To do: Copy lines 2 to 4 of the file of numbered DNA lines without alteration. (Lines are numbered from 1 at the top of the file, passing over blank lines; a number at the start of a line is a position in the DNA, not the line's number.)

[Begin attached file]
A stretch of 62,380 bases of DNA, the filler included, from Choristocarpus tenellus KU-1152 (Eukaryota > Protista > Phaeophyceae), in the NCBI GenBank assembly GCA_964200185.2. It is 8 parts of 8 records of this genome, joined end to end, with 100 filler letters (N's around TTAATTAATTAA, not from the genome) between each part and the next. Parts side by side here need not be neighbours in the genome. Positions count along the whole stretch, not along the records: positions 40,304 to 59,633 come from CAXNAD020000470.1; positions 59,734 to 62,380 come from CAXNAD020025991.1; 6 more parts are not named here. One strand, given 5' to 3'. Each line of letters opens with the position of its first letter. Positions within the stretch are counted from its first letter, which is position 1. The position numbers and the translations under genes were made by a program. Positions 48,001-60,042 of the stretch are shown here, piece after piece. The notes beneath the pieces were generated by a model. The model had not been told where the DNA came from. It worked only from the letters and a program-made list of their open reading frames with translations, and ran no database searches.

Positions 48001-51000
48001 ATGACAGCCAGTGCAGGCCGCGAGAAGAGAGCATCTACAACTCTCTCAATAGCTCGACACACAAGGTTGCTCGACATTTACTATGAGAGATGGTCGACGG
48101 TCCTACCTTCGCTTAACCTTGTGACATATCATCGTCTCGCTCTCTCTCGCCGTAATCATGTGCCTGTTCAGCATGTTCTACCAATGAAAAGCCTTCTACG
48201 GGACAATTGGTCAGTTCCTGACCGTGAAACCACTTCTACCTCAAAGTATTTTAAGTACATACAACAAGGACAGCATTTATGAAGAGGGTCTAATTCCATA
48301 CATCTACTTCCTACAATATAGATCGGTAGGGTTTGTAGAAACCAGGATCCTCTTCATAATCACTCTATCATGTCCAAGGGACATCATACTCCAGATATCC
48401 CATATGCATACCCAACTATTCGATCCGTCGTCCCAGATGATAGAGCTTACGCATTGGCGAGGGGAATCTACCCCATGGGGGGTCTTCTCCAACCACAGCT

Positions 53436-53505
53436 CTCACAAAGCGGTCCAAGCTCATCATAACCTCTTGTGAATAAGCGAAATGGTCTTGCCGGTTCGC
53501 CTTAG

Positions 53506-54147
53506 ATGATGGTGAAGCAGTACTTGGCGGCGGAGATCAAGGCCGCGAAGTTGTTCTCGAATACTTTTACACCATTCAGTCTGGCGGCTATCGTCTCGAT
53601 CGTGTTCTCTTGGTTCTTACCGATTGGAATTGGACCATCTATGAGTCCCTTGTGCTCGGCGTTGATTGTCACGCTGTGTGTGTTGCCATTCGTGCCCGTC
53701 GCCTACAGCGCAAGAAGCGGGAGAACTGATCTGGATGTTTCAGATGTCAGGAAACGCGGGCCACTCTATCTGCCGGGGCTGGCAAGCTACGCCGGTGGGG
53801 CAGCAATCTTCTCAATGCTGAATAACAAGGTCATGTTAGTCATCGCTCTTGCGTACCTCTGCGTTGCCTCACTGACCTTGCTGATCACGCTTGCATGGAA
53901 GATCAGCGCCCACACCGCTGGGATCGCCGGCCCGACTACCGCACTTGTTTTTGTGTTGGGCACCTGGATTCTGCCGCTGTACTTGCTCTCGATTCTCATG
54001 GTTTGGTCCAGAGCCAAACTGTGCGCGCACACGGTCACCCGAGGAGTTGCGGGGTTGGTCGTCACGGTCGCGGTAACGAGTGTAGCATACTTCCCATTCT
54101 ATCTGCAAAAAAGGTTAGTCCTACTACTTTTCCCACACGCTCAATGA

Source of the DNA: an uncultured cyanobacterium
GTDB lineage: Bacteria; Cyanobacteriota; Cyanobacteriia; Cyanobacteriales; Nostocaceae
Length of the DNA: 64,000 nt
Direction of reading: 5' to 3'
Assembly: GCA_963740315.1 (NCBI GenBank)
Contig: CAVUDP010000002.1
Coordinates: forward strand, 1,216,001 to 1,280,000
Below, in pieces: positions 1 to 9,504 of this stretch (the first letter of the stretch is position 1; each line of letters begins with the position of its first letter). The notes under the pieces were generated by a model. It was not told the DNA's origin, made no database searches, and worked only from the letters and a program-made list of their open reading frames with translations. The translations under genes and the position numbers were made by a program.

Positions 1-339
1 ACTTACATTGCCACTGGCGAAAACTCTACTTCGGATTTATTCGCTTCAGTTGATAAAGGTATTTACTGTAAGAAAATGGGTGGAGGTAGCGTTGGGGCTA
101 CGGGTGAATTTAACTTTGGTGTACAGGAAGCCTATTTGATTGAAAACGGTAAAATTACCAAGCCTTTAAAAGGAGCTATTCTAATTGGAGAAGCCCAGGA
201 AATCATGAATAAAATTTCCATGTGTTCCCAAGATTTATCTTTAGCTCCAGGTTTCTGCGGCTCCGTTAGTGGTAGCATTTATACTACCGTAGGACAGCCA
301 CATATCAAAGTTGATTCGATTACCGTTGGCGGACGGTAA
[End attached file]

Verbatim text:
Positions 48001-51000
48001 ATGACAGCCAGTGCAGGCCGCGAGAAGAGAGCATCTACAACTCTCTCAATAGCTCGACACACAAGGTTGCTCGACATTTACTATGAGAGATGGTCGACGG
48101 TCCTACCTTCGCTTAACCTTGTGACATATCATCGTCTCGCTCTCTCTCGCCGTAATCATGTGCCTGTTCAGCATGTTCTACCAATGAAAAGCCTTCTACG